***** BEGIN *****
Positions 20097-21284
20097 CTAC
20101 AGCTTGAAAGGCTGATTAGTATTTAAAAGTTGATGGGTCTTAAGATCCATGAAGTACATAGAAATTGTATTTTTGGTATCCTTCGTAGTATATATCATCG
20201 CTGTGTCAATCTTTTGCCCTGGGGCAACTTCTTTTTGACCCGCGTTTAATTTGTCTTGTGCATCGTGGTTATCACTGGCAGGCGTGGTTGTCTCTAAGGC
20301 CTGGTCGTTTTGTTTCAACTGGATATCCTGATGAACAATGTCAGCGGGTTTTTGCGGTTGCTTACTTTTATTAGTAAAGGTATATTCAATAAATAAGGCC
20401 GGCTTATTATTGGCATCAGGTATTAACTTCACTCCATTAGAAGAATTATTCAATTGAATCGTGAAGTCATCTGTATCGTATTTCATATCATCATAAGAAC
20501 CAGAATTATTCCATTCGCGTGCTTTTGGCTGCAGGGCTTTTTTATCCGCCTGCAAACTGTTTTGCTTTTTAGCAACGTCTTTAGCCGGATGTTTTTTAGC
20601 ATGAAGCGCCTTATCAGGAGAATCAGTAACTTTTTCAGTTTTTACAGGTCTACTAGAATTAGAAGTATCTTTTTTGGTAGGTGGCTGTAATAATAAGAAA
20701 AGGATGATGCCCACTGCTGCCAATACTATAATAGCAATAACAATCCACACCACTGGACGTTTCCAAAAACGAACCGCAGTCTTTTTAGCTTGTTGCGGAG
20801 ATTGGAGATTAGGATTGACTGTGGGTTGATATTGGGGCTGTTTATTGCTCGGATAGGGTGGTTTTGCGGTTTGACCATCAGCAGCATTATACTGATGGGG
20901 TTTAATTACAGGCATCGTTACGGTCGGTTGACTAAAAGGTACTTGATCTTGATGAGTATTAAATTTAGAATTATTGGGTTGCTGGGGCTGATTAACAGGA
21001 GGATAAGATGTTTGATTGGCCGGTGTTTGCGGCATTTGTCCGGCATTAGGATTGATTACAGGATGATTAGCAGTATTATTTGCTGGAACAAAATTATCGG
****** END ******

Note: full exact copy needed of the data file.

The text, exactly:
Positions 20097-21284
20097 CTAC
20101 AGCTTGAAAGGCTGATTAGTATTTAAAAGTTGATGGGTCTTAAGATCCATGAAGTACATAGAAATTGTATTTTTGGTATCCTTCGTAGTATATATCATCG
20201 CTGTGTCAATCTTTTGCCCTGGGGCAACTTCTTTTTGACCCGCGTTTAATTTGTCTTGTGCATCGTGGTTATCACTGGCAGGCGTGGTTGTCTCTAAGGC
20301 CTGGTCGTTTTGTTTCAACTGGATATCCTGATGAACAATGTCAGCGGGTTTTTGCGGTTGCTTACTTTTATTAGTAAAGGTATATTCAATAAATAAGGCC
20401 GGCTTATTATTGGCATCAGGTATTAACTTCACTCCATTAGAAGAATTATTCAATTGAATCGTGAAGTCATCTGTATCGTATTTCATATCATCATAAGAAC
20501 CAGAATTATTCCATTCGCGTGCTTTTGGCTGCAGGGCTTTTTTATCCGCCTGCAAACTGTTTTGCTTTTTAGCAACGTCTTTAGCCGGATGTTTTTTAGC
20601 ATGAAGCGCCTTATCAGGAGAATCAGTAACTTTTTCAGTTTTTACAGGTCTACTAGAATTAGAAGTATCTTTTTTGGTAGGTGGCTGTAATAATAAGAAA
20701 AGGATGATGCCCACTGCTGCCAATACTATAATAGCAATAACAATCCACACCACTGGACGTTTCCAAAAACGAACCGCAGTCTTTTTAGCTTGTTGCGGAG
20801 ATTGGAGATTAGGATTGACTGTGGGTTGATATTGGGGCTGTTTATTGCTCGGATAGGGTGGTTTTGCGGTTTGACCATCAGCAGCATTATACTGATGGGG
20901 TTTAATTACAGGCATCGTTACGGTCGGTTGACTAAAAGGTACTTGATCTTGATGAGTATTAAATTTAGAATTATTGGGTTGCTGGGGCTGATTAACAGGA
21001 GGATAAGATGTTTGATTGGCCGGTGTTTGCGGCATTTGTCCGGCATTAGGATTGATTACAGGATGATTAGCAGTATTATTTGCTGGAACAAAATTATCGG